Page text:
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When you swing open the intricately wrought iron gate at Broadway Studios, you might feel like you've stepped into an industrial palace in the Tenderloin, or a newly converted warehouse in Dumbo, or a refurbished space in the 9th Ward. But the last place you'd expect elegantly designed artist studios -- housing real artists no less! -- would be at the intersection on Tuolumne and Broadway in Fresno. The convergence of those two streets has long been an epicenter for Trade Center office workers and Cornerstone Church parishioners, but it has never been an intersection welcoming to artists or their artwork.
Reza Assemi, the owner and designer of the newly refurbished and redesigned building aimed to change that when he began work on Broadway Studios last spring. Having been a supporter and active participant in Fresno's burgeoning art scene, he saw a need for new artist spaces to accommodate the increasing number of designers, photographers and filmmakers that have flocked to the Community Arts District over the last few years.
"I really wanted to create permanent and affordable art spaces. It is something I've wanted to do for the last three years," commented Assemi during a phone interview about the new building. "The size and the look of the building were perfect, so when the opportunity availed itself, I didn't feel like I could pass it up."
You don't have to be an architect to appreciate the building's exposed brick walls, high ceilings and exposed beams. Built in 1911, the building's interior is both rugged and modern. Assemi, who came up with the design after spending hours drafting and redrafting the concept has long been an advocate for re-use projects.
"I really wanted the design to be harmonious and allow people to navigate and look around and still feel private enough for the artsists. On the other hand I really tried to maintain the integrity of the building," said Assemi.
The building, which hosts two new 20 ft. outdoor murals as well as the classic Cultural Arts District mural (from which the neighborhood derives its name), contains over 30 private studio spaces. Plans for a gallery and coffee shop are currently in the works. Quickly after the building opened its doors last month, the studios were filled by a wide variety of creative sorts; Assemi boasts that his Broadway Studios is now a home to the work of several painters, shoemakers, quilters, filmmakers and photographers.
Stephen Gamboa, a member of the activist group RANCOR and a reporter for the local arm of Indymedia was one of the first tenants to sign a lease. While he originally planned to use his space for private art projects, the studio's uses have multiplied and evolved. It has become the epicenter for independent and activist oriented news in the Central Valley.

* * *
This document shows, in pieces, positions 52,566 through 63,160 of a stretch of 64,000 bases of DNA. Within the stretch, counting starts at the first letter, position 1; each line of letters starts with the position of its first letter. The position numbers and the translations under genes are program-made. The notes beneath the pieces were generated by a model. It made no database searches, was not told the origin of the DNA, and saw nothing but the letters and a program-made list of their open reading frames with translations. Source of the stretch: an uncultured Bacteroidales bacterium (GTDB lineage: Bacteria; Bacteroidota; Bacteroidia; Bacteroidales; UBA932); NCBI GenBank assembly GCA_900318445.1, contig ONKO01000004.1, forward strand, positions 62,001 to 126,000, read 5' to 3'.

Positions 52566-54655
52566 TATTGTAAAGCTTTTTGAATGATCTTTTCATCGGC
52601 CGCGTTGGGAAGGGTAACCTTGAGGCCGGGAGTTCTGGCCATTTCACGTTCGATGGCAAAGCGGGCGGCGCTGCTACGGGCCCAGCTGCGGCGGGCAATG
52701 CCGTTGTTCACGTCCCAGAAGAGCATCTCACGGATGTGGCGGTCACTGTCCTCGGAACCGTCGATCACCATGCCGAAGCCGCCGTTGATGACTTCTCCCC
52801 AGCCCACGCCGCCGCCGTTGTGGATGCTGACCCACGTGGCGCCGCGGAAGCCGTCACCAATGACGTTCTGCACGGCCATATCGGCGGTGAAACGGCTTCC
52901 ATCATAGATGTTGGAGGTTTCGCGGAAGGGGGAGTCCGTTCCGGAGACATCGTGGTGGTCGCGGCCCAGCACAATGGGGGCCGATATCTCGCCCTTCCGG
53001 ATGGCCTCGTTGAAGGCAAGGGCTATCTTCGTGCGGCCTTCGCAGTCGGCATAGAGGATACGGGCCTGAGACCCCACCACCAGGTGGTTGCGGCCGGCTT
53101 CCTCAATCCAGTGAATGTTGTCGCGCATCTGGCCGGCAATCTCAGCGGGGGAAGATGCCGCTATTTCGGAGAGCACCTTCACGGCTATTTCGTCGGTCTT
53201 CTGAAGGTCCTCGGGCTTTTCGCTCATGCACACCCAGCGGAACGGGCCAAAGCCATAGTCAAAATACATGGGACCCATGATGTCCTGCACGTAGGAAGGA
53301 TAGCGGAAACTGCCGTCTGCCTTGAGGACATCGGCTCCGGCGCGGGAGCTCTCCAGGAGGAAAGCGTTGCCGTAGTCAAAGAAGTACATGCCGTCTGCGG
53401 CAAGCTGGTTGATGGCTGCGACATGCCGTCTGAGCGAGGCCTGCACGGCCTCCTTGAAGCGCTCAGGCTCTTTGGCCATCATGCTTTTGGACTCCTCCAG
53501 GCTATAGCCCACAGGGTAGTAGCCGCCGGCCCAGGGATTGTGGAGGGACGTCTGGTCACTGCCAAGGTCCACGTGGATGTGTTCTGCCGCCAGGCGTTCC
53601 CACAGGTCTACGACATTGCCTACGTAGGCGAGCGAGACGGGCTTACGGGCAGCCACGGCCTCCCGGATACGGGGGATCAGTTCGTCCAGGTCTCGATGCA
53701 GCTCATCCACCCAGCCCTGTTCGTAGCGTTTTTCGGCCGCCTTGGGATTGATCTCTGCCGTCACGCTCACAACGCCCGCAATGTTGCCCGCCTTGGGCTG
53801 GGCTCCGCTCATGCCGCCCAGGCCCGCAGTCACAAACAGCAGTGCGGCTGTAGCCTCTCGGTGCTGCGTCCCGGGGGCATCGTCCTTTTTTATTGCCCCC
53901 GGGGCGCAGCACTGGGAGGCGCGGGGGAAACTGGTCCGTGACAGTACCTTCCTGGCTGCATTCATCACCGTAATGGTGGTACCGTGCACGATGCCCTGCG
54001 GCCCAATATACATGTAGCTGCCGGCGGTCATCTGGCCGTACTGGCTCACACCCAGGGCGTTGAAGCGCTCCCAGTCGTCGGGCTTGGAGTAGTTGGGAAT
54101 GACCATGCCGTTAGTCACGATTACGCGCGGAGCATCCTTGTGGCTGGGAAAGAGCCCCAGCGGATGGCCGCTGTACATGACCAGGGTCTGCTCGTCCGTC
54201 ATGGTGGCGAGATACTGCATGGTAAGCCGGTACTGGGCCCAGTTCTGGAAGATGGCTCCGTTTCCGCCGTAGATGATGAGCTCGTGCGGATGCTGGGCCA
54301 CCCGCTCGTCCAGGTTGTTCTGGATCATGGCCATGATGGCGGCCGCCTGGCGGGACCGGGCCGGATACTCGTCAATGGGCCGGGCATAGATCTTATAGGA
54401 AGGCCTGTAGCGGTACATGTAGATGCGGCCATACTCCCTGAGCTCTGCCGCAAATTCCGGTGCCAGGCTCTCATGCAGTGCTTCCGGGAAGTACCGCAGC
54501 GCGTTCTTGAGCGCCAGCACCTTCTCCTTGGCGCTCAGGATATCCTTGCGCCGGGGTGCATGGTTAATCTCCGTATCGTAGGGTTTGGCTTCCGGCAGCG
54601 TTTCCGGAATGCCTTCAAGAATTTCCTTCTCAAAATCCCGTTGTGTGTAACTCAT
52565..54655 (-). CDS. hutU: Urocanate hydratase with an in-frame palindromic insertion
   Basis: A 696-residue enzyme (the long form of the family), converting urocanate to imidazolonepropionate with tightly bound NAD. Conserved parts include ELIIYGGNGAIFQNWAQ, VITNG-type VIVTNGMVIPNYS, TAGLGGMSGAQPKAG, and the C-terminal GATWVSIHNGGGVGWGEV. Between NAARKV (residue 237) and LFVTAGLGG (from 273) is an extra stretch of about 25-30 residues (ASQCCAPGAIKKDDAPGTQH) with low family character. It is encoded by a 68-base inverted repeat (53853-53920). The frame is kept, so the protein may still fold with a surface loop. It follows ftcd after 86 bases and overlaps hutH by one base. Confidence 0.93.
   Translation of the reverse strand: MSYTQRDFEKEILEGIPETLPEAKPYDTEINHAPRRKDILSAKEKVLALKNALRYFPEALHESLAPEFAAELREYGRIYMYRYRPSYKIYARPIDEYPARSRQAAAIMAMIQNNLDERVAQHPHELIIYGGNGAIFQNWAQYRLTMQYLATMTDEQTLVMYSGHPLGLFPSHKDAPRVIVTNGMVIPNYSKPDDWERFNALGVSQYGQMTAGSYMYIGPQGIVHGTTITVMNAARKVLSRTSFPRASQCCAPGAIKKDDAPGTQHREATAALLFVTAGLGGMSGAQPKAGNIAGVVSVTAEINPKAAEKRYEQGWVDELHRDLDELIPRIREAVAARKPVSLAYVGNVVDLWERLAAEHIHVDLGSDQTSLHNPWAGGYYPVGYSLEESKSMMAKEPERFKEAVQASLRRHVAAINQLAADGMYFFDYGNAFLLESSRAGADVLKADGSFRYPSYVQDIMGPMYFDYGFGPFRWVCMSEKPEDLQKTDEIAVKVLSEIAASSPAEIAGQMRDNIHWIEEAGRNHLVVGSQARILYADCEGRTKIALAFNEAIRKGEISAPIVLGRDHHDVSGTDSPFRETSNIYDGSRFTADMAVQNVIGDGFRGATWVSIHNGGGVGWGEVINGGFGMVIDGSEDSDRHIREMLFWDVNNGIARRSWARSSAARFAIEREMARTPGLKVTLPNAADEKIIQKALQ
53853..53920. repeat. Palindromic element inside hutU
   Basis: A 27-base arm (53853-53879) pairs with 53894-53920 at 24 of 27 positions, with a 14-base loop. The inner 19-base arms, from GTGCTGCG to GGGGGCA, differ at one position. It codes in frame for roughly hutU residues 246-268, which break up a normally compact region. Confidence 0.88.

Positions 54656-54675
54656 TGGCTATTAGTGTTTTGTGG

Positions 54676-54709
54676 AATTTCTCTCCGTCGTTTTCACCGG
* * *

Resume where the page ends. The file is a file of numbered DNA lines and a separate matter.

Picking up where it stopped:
"We're now running the space in conjunction with indie media and our own indie newspaper that will be coming out in the next few months," commented Gamboa while organizing his collection of digital prints. "It's a sort of independent media center. We're hoping to become the media wing of radical politics in town."
A sense of community seems to pervade the attitudes of the tenants and the flocks of visitors that came for the building's inaugural ArtHop last August. That sense of community proved to be a strong draw for a number of newer tenants. Painter Sylvia Savala noted that the spirit, drive and cooperation amongst the studio's inhabitants are what helped her decide to pull her collection of work out of her garage and into the new spaces at Broadway.
"The energy is here. That's real important to me," noted Savala while laboring in her studio. Zydeco blasted from her radio as she busily unpacked paints and other supplies. "I have to be on the wave."
While many of the residents of the building are established artists like Savala, members of elite local galleries with years of experience, the Broadway Studio's freestyle and dynamic nature has encouraged many non-traditional artists to come out of the woodwork and put their work on display. The respected graffiti artist, Super, recently signed up for a studio in the building. After being invited to assist with the murals on the rear and side of the building, he found himself encouraged by the other tenants tolerance and respect for his art.
"I've done graffiti art all my life," said Super while taking a break from his painting. "I came here is to find another side of me I don't know yet."
Broadway Studios is located at the corner of Broadway and Tuolumne. It will be open to the public on Thursday, September 1st for ArtHop.